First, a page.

To appear in: Monthly Notices of the Royal Astronomical Society

For preprints, contact pedro.lacerda@mps.mpg.de
or on the web at http://lacerdapedro.wordpress.com/publications/

A Possible Mechanism to Explain the Lack of Binary Asteroids among the Plutinos
A. Compère1, D. Farrelly2, A. Lemaître1, and D. Hestroffer3

1 naXys, University of Namur, Rempart de la Vierge 8, 5000 Namur, Belgium
2 Utah State University, 0300 Old Main Hill, Logan, UT 84322-0300, USA
3 IMCCE, Observatoire de Paris, UPMC, CNRS, 77 av. Denfert Rochereau 75014 Paris, France

Context. Binary asteroids are common in the Solar System, including in the Kuiper belt. However, there seems to be a marked disparity between the binary populations in the classical part of the Kuiper belt and the part of the belt in the 3:2 resonance with Neptune - i.e., the region inhabited by the Plutinos. In particular, binary Plutinos are extremely rare.

Aims. We study the impact of the 3:2 resonance on the formation of Kuiper belt binaries, according to the Nice model, in order to explain such phenomenon.

Methods. Numerical simulations are performed within the 2+2 body approximation (Sun/Neptune + binary partners). The MEGNO chaos indicator is used to map out regular and chaotic regions of phase space. Residence times of test (binary) particles within the Hill sphere are compared inside and outside of the 3:2 resonance. The effect of increasing the heliocentric eccentricity of the centre of mass of the binary system is studied. This is done because mean-motion resonances between a planet and an asteroid usually have the effect of increasing the eccentricity of the asteroid.

Results. The stable zones in the MEGNO maps are mainly disrupted in the resonant, eccentric case: the number of binary asteroids created in this case is significantly lower than outside the 3:2 resonance.

Conclusions. In the 2+2 body approximation, the pumping of the eccentricity of the centre of mass of a potential binary destabilizes the formation of binaries. This may be a factor in explaining the scarcity of binaries in the Plutino population.

Published in: Astronomy & Astrophysics, 558, A4, 2013

For preprints, contact audrey.compere@unamur.be

On the Dynamical Evolution and End States of Binary Centaurs
A. Brunini1,2

1 Facultad de Ciencias Astronomicas y Geofisicas, Universidad Nacional de La Plata, Argentina
2 Instituto de Astrofisica de La Plata. CCT CONICET La Plata, Argentina

In this paper we perform a numerical integration of 666 fictitious Binary Centaurs coming from the trans Neptunian space. Our population is restricted to tight binaries whose components have sizes between 30 and 100 km. We included the dynamical perturbations from the giant planets, Kozai Cycles induced by the Sun, and tidal friction on the orbits of the binaries. We found that most binaries are disrupted during one of the close planetary encounters, making the mean lifetime of Binary Centaurs of less than 1 Myr. Nearly 10 per cent of the binaries reach a very small circular orbit, arguing in favor of the existence of a non-negligible population of contact Centaurs. Another 10 per cent survive as a binary during their lifetime as Centaur. Our simulations favour the existence of a small population of very tight Binary Centaurs.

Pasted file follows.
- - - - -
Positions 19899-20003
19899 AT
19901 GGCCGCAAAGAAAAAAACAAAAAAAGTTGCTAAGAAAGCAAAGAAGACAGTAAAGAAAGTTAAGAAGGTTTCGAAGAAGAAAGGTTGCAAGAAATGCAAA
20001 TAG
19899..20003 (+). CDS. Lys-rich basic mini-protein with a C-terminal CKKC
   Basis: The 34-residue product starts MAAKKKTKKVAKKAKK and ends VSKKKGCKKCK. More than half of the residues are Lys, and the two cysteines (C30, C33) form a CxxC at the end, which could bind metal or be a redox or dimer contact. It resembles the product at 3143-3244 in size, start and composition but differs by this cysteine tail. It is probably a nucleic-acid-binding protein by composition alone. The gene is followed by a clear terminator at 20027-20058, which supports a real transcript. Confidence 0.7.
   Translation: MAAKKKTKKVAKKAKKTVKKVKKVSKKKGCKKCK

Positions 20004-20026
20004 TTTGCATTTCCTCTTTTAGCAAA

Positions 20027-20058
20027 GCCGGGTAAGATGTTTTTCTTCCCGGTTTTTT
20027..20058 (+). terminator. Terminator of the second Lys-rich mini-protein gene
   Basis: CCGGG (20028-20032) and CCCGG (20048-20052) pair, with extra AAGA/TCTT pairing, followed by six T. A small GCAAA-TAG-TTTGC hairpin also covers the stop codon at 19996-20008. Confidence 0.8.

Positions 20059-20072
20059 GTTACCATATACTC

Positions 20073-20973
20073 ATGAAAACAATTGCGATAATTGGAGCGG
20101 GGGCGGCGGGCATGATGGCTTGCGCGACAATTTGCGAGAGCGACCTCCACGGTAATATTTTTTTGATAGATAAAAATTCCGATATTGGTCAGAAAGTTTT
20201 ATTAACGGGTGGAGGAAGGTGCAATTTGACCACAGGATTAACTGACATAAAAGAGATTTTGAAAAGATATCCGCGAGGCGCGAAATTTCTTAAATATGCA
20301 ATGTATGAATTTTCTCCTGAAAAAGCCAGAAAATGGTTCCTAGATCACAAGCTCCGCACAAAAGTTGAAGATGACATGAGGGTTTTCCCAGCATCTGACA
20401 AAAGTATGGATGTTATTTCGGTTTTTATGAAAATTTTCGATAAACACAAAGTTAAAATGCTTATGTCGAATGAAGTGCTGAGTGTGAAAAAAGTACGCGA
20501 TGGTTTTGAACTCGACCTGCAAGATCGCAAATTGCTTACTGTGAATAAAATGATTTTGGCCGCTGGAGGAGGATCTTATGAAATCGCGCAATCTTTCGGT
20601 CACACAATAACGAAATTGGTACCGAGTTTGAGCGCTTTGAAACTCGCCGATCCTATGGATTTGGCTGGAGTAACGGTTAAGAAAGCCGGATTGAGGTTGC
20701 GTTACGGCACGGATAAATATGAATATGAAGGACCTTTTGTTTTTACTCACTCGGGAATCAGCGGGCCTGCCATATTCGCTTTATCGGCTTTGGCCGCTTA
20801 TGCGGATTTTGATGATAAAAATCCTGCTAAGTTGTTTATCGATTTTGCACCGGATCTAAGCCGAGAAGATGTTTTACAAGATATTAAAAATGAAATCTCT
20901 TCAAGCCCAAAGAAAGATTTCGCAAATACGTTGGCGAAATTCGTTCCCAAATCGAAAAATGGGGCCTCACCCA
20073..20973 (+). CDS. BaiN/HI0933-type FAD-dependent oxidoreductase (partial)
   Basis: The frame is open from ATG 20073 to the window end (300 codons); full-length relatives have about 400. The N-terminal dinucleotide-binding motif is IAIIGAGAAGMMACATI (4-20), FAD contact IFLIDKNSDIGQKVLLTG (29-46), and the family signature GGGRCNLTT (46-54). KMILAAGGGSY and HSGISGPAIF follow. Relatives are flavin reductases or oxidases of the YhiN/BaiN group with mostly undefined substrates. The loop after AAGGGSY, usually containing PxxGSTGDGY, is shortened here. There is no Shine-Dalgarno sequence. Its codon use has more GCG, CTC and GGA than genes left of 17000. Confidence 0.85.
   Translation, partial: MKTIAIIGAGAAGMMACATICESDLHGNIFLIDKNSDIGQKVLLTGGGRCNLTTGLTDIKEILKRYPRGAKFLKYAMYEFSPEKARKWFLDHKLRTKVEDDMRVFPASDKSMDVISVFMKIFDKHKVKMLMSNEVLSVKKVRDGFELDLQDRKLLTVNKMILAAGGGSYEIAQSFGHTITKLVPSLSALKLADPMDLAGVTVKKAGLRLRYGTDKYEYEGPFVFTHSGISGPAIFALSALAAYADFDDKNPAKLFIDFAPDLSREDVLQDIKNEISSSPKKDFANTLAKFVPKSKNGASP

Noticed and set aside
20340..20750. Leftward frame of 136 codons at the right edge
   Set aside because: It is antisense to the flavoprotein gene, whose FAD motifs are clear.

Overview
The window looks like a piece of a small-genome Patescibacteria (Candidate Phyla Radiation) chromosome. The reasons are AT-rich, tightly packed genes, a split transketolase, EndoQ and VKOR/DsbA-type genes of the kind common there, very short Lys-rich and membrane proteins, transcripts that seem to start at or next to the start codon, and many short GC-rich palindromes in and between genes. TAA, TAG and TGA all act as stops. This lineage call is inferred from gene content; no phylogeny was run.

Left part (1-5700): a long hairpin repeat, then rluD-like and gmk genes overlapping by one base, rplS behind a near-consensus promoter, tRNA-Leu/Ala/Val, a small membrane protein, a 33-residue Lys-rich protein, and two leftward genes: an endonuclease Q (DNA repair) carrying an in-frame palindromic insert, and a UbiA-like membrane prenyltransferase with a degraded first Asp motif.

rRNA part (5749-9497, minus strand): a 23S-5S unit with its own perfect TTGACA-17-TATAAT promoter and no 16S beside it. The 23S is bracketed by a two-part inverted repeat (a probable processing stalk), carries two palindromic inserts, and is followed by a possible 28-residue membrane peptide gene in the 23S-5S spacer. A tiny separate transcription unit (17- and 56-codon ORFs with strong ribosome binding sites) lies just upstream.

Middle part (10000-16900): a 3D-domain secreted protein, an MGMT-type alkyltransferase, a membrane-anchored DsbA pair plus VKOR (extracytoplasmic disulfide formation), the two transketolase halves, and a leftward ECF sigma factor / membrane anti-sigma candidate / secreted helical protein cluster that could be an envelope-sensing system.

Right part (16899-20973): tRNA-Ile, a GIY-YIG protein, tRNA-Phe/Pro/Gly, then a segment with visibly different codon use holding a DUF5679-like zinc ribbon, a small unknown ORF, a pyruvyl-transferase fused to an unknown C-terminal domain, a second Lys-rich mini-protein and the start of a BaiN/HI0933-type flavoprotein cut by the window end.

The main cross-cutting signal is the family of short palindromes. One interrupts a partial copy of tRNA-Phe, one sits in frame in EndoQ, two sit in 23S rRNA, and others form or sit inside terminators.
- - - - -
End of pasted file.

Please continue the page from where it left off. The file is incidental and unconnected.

To appear in: Monthly Notices of the Royal Astronomical Society

Statistics of Encounters in the Trans-Neptunian Region
A. Dell'Oro1, A. Campo Bagatin2,3, P.G. Benavidez2,3, and R.A. Alemañ2,3

1 INAF - Osservatorio Astrofisico di Arcetri, Largo Enrico Fermi, 5, 50125 Firenze, Italy
2 Departamento de Física, Ingeniera de Sistemas y Teorá de la Señal. Universidad de Alicante, Carretera San Vicente del Raspeig S/N, 03690 San Vicente del Raspeig (Alicante), Spain
3 Instituto Universitario de Física Aplicada a las Ciencias y la Tecnologa. Universidad de Alicante, Carretera San Vicente del Raspeig S/N, 03690 San Vicente del Raspeig (Alicante), Spain

The inventory of the populations of trans-Neptunian objects (TNO) has grown considerably over the last decade. As for other groups of small bodies in our solar system, TNOs are expected to have experienced a collisional evolution owing to their mutual impacts. The knowledge of the statistics of collisions, including determination of the rate of mutual collisions and the distribution of the impact velocity, is indeed a fundamental prerequisite for developing models of collisional evolution. We revised the evaluation of those statistical parameters for TNOs provided more than ten years ago on the basis of a much more limited sample of objects than currently available. We used the Canada-France Ecliptic Plane Survey (CFEPS) L7 model to extract an unbiased sample of orbits for TNOs, while the statistical parameters of impact are computed using a statistical tool. We investigated the statistics of impacts among TNOs for the whole population and for different dynamical subgroups. Moreover, we investigated the statistics of collisions between subgroups with crossing orbits. The peculiar dynamical behavior of objects in resonant orbits is taken into account. Our present computation of the probabilities of collision are 20% to 50% lower than previous estimates, while mean impact velocities turn out to be about 70% higher. For instance, the rate of collisions among Plutinos, expressed in terms of the so-called mean intrinsic probability of collision, results to be $(3.90\pm0.01)\times 10^{-22}$ km-2 yr-1 and the mean impact velocity is $2.46\pm 0.01$ km/s. We also find that the distributions of impact velocities seem to be quite different from pure Maxwellian distributions. These results can be useful in developing models of the collisional evolution in the trans-Neptunian region.